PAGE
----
In 1972, Gaddafi created the Islamic Legion as a tool to unify and Arabize the region. The priority of the Legion was first Chad, and then Sudan. In Darfur, a western province of Sudan, Gaddafi supported the creation of the Arab Gathering (Tajammu al-Arabi), which according to Gérard Prunier was "a militantly racist and pan-Arabist organization which stressed the 'Arab' character of the province." [1] The two organizations shared members and a source of support, and the distinction between the two is often ambiguous.[ citation needed ]

Darfur region of Sudan

Darfur is a region in western Sudan. Dar is an Arabic word meaning home of – the region was named Dardaju while ruled by the Daju, who migrated from Meroë c. 350 AD, and it was then renamed Dartunjur when the Tunjur ruled the area. Darfur was an independent sultanate for several hundred years, incorporated into Sudan by Anglo-Egyptian forces in 1916. The region is divided into five federal states: Central Darfur, East Darfur, North Darfur, South Darfur and West Darfur. Because of the war in Darfur between Sudanese government forces and the indigenous population, the region has been in a state of humanitarian emergency since 2003.

The Legion

This Islamic Legion was mostly composed of immigrants from poorer Sahelian countries, [6] but also, according to a source, thousands of Pakistanis and some Bangladeshis who had been recruited since 1981 with the false promise of civilian jobs once in Libya. [7] Generally speaking, the Legion's members were immigrants who had gone to Libya with no thought of fighting wars, and had been provided with inadequate military training and had sparse commitment.[ citation needed ] A French journalist[ who? ], speaking of the Legion's forces in Chad, observed that they were "foreigners, Arabs or Africans, mercenaries in spite of themselves, wretches who had come to Libya hoping for a civilian job, but found themselves signed up more or less by force to go and fight in an unknown desert." [6]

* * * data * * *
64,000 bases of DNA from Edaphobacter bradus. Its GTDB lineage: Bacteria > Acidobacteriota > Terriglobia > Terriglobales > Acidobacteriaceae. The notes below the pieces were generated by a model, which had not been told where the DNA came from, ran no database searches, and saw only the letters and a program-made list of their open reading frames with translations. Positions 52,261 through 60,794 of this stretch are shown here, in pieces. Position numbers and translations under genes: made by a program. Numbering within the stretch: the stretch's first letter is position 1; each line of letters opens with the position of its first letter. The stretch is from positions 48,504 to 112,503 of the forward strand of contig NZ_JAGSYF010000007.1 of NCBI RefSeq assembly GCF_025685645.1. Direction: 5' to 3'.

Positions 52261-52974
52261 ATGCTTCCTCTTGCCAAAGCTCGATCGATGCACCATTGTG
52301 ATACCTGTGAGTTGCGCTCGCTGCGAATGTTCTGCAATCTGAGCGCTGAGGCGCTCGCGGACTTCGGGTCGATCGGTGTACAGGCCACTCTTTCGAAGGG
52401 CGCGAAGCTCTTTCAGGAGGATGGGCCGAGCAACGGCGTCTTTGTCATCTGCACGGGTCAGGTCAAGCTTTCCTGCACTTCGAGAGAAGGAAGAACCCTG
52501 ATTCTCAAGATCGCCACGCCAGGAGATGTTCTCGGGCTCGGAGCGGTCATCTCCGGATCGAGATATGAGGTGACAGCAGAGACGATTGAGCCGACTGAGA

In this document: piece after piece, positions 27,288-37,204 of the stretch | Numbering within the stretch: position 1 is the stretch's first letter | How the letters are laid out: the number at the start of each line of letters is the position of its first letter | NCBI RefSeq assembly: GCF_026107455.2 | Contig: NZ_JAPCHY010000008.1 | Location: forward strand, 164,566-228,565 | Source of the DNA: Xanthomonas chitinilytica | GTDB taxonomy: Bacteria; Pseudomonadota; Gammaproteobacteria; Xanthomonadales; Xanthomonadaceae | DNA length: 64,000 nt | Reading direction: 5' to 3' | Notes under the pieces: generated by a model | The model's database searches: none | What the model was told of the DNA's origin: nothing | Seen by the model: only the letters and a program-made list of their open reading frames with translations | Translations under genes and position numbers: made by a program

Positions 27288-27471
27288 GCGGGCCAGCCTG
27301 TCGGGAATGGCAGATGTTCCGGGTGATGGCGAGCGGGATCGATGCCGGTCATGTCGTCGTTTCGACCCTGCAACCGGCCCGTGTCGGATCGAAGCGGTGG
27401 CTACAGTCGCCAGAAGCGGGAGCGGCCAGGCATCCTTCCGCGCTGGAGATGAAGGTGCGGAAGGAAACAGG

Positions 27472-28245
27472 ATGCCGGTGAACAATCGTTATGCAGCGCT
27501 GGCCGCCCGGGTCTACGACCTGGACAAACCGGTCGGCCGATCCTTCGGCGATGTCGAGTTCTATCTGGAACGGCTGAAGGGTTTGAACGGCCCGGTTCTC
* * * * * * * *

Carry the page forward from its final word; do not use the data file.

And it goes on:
Sahel Ecoclimatic and biogeographic transition zone in Africa

The Sahel is the ecoclimatic and biogeographic zone of transition in Africa between the Sahara to the north and the Sudanian Savanna to the south. Having a semi-arid climate, it stretches across the south-central latitudes of Northern Africa between the Atlantic Ocean and the Red Sea. The name is derived from the Arabic word sāḥil meaning "coast" or "shore" in a figurative sense, while the name in Swahili means "coastal [dweller]" in a literal sense. However, this figurative use is unattested in Classical Arabic. The word might have been derived from the Arabic word sahl.

Pakistan federal parliamentary constitutional republic in South Asia